Unfortunately for Sandhagen, I think not only did he wane just a bit with his insane pace, Yan has the heavier hands and that straight left couldn’t miss for prolonged stretches of the second half of the contest. Cory had his moments and certainly gave Yan a lot of things to think about, but I believe Petr was the rightful winner. The 49-46s are totally fine but man it felt like the fight was much closer than that. Hats off to both gentleman for an absolute classic, and now we wait for the Yan vs. Aljamain Sterling rematch (hopefully sans illegal strikes). I have a feeling we’ll see Yan and Sandhagen fight again down the line. Sandhagen fought a great fight but Petr Yan is a superb, generational talent.

More thoughts below:

Main Card

  • Islam Makhachev is the truth. Dan Hooker was taken down inside of 30 seconds and never had a chance in hell of dealing with Islam’s grappling. The AKA standout and Khabib Nurmagomedov protege did horrible things to Dan’s right arm. You could hear Hooker screaming in pain right before he tapped. What a performance by Makhachev, who has nine straight wins and much like Khamzat Chimaev, he does it without getting hit. Don’t be shocked if he’s fighting for the title next year... or end up as the champion outright.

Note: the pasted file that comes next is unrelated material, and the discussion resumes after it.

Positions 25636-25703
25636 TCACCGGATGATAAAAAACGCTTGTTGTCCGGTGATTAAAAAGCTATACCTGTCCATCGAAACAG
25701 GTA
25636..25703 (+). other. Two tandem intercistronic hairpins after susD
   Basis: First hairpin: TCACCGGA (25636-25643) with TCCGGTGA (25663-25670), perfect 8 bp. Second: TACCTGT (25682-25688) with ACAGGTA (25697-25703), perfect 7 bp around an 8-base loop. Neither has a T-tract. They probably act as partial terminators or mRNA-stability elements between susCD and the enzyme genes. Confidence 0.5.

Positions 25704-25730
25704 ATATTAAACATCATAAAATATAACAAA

• Hey uh... Alexander Volkov ended Marcin Tybura’s five-fight winning run. It ended in a unanimous decision with Volkov looking nowhere near his best form. The fight itself was not good to watch. Such is life watching heavyweights.
  • Good lord. Khamzat Chimaev didn’t miss a beat upon his return to the Octagon. The heavily hyped welterweight prospect took #11 ranked Li Jingliang down in seconds, but not before lifting him towards where Dana White was sitting so he could talk to him mid-fight. From there it was a grappling clinic and then smesh time. He capped things off by getting a rear-naked choke that had ‘The Leech’ unconscious. Khamzat literally didn’t get hit once in this fight and has absorbed just two strikes in his four UFC fights. At some point we will see what happens when he gets someone who can better defend his takedowns and grapple with him, but this dude just destroyed Li like nobody else ever has. He is terrifying and even after a horrible bout with COVID, he is back to destroying everyone in the cage. And this was by far his best win to date.
  • It wasn’t as exciting as hoped, but light heavyweight contender Magomed Ankalaev made it seven straight victories with a shutout on the scorecards over former title challenger Volkan Oezdemir. An early knockdown by Ankalaev seemed to completely scare off Oezdemir from leading and trying to be his usual aggressive self, and given Magomed tends to not force the action much, it became a bit of a disappointment over the final two rounds. Still, Ankalaev is a big problem for much of this division and he may be fighting for a title at some point in 2022 with another win or two.

Prelims

  • It wasn’t a great start for strawweight contender Amanda Ribas, but she overcame a flash knockdown in round one and outclassed fellow Brazilian Virna Jandiroba by unanimous decision. Ribas just about had Jandiroba out of there in the third round with a head kick, but at least she gets a win to bounce back from her loss to Marina Rodriguez.